6 easy hacks to improve your live/work space

Achieve a balanced daily work routine

Working from home is a new reality for many of us, and seeing your personal and office life converge can be a challenge. But there are a few straightforward hacks that can keep you focused, reduce anxiety and make sure you’re just as productive as when you’re in the office.

Have a designated work area.

When you’re living and working in the same space, it can be hard to separate the two mentally. Having a designated workspace within your home is essential to mentally reinforce this division, according to the Harvard Business Review, making you more productive and reducing anxiety in the process.

Not everyone has a home studio, so work with what you’ve got. If you can’t commandeer the spare room, replicate the break-out space from your coworking hub and work on the sofa, then migrate to the dining room table to formalise that report. Switching up spaces helps stave off monotony and recreate movement within our work environments.

No matter what, don’t be tempted to work from bed. It doesn’t take much for our brains to start associating an environment with work, so bringing your laptop or phone into bed can make it harder to fall asleep.

Add plants.

Plants make us happy. It’s a scientific fact. But indoor plants can also boost concentration and productivity by up to 15% while reducing stress and improving mood. That’s why they are ideal for the workplace.

While they immediately brighten surrounds, they’re a lot more than a productivity tool: like us, they need light to thrive. A 2018 study by Cornell University Professor Alan Hedge reported an 84% decrease in eyestrain and headaches resulting from prolonged screen time when natural light was optimised. Plants, of course, love sunshine and can help us determine if we’re getting enough natural light in our live/work environment (especially tricky in the winter months.)

Keep things neat and tidy.

Inside Life X co-living accommodation
Inside Life X’s Copenhagen co-living scheme. Via Life X

The saying goes, ‘Tidy desk, tidy mind.’ Researchers at Princeton University found that clutter makes it more challenging to focus and that our brain’s visual cortex is overwhelmed by task-irrelevant objects, which make it harder to concentrate and complete jobs efficiently. We’re surrounded by belongings in our homes – that’s why it’s essential to make designated workspaces as tidy and uncluttered as possible.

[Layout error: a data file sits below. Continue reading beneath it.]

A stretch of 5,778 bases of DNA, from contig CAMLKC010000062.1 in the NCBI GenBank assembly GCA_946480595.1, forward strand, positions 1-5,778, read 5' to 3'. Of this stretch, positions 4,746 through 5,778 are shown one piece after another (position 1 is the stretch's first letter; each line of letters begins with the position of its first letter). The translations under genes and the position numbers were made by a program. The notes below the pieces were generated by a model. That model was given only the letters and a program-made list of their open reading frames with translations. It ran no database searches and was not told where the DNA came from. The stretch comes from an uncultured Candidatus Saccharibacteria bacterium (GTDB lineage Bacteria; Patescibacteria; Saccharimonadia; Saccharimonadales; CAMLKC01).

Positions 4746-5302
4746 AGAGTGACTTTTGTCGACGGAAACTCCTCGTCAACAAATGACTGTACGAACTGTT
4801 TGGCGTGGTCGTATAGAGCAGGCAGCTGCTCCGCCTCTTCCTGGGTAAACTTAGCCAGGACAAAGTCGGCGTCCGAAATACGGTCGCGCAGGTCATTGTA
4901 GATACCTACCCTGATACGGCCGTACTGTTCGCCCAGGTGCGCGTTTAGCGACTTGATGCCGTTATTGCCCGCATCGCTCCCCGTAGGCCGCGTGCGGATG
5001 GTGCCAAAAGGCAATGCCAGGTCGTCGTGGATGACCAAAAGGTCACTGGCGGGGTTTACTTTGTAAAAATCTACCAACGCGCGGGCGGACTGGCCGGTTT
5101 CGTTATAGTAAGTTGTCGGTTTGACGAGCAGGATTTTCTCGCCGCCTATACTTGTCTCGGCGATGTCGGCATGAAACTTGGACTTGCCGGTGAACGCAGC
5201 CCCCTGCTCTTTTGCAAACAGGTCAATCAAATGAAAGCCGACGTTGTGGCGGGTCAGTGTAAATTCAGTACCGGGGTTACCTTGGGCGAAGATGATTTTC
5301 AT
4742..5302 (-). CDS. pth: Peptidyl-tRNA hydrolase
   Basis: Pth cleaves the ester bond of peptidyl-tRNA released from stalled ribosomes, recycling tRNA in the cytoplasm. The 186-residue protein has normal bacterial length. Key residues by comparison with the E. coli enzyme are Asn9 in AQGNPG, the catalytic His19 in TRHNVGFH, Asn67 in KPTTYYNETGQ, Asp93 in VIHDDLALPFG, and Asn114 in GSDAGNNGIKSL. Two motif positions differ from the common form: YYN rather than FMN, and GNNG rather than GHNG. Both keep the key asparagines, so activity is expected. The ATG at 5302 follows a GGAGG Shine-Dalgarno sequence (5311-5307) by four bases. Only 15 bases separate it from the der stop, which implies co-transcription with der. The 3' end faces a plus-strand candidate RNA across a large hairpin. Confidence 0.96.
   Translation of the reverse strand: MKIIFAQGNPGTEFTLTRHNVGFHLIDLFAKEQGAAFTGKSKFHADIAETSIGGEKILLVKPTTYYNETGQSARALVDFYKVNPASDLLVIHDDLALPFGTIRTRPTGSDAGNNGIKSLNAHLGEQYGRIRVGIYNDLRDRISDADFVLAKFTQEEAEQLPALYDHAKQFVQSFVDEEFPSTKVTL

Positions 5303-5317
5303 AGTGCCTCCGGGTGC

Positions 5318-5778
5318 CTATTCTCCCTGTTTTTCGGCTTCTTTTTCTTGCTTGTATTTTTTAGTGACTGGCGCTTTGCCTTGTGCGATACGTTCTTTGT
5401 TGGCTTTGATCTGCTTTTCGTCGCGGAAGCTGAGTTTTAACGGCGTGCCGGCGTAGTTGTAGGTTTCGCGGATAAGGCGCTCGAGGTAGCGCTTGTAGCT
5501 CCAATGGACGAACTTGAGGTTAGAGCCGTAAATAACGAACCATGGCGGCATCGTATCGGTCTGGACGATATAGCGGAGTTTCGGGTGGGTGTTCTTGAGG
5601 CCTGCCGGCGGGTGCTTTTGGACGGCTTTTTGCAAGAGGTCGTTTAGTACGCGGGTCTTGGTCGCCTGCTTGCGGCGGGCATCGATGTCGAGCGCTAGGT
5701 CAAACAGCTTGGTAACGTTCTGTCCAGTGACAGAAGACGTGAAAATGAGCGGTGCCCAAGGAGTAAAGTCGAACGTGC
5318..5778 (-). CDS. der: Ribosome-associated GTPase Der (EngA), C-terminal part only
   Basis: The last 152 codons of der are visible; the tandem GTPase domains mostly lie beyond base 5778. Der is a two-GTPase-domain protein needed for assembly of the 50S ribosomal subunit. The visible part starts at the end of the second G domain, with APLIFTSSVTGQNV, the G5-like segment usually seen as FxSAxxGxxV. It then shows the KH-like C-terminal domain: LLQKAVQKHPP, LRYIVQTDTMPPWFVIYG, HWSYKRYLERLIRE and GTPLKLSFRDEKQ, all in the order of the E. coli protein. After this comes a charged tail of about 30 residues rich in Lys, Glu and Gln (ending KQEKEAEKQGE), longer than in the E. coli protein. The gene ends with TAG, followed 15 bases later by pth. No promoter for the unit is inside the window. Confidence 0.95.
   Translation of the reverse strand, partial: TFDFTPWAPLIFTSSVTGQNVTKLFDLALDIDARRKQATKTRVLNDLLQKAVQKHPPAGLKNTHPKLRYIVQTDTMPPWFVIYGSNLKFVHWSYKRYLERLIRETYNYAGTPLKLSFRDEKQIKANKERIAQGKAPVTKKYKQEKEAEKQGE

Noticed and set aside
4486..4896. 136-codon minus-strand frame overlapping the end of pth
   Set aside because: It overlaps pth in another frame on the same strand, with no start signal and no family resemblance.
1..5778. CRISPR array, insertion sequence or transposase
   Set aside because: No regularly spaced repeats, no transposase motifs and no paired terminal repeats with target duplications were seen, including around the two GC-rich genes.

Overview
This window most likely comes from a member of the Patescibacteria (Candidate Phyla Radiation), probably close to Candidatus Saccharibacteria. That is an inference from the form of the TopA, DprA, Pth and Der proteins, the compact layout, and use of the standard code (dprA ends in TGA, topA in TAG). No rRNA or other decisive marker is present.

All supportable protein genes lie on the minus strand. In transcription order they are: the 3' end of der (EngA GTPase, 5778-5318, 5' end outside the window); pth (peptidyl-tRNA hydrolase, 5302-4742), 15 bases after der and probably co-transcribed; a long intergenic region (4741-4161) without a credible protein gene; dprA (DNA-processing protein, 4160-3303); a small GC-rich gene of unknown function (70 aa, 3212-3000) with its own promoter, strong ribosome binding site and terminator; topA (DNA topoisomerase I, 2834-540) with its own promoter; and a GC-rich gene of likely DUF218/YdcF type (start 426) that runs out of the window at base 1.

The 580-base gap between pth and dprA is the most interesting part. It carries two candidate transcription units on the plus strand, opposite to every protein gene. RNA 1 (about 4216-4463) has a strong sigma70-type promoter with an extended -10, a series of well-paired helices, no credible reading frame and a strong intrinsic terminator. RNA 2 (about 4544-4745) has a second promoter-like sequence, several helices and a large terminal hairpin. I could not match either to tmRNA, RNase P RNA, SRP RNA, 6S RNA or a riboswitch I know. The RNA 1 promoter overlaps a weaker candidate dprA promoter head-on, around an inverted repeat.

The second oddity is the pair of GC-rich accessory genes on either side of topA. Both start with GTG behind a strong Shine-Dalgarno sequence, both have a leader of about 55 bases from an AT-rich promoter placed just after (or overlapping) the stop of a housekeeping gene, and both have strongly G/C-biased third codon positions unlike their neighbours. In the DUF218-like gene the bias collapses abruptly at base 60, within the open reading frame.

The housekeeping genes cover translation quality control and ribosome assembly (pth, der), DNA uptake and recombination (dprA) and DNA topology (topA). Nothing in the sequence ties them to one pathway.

Have the right kind of background sound.

 

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Working in silence can be as much of a distraction as loud background noise for some folks. The trick is to find the right balance.

Music is proven to reduce negative feelings like stress and anxiety and make us happy. Spotify, Google and Apple Music all have created work-from-home themed playlists, but if you’re among those who find lyrics distracting – and jazz, blues, classical and electronica aren’t your jam – there are alternatives.

Subscription programmes like The Headspace App and Brain.fm use specially designed music to improve brain activity and help users focus – or relax.

Older projects such as Coffivity (which offers field recordings from coffee shops, libraries and student centres)  replicate the ambience of a bustling cafe for people working from home.

Smell productive.

Photography: Rosella Degori

Certain fragrances are believed to promote workplace performance, and they can be introduced into the home. For example, one Japanese study found participants made 54% fewer typing errors when exposed to the smell of fresh lemons.

Other top fragrances include coffee for analytical reasoning tasks; rosemary for memory recall; fresh peppermint to improve attention; jasmine to re-energise, promote well-being and a positive mood; and vetiver which boosts concentration.

Be comfortable but keep active.

The spread of Coronavirus has closed gyms across the world, but it’s more important than ever to stay active. During work hours, this can mean forcing yourself to walk across the room at regular intervals to get those 10,000 steps and adjust your body position.

It’s also worth noting that most home furniture isn’t ergonomically designed for prolonged work-style use, so make sure you’re moving around often, and try working standing up if possible. This can also help to reinforce the idea of progress and productivity mentally.

Lunchtime walks are ideal but if it’s not possible, turn your front room into a make-do yoga studio using apps like The Headspace or Centr. They offer meditation sessions and focus-boosting home workouts that need little to no equipment. Free tutorials are also available online via YouTube.

Interior inspiration to kick-start your week

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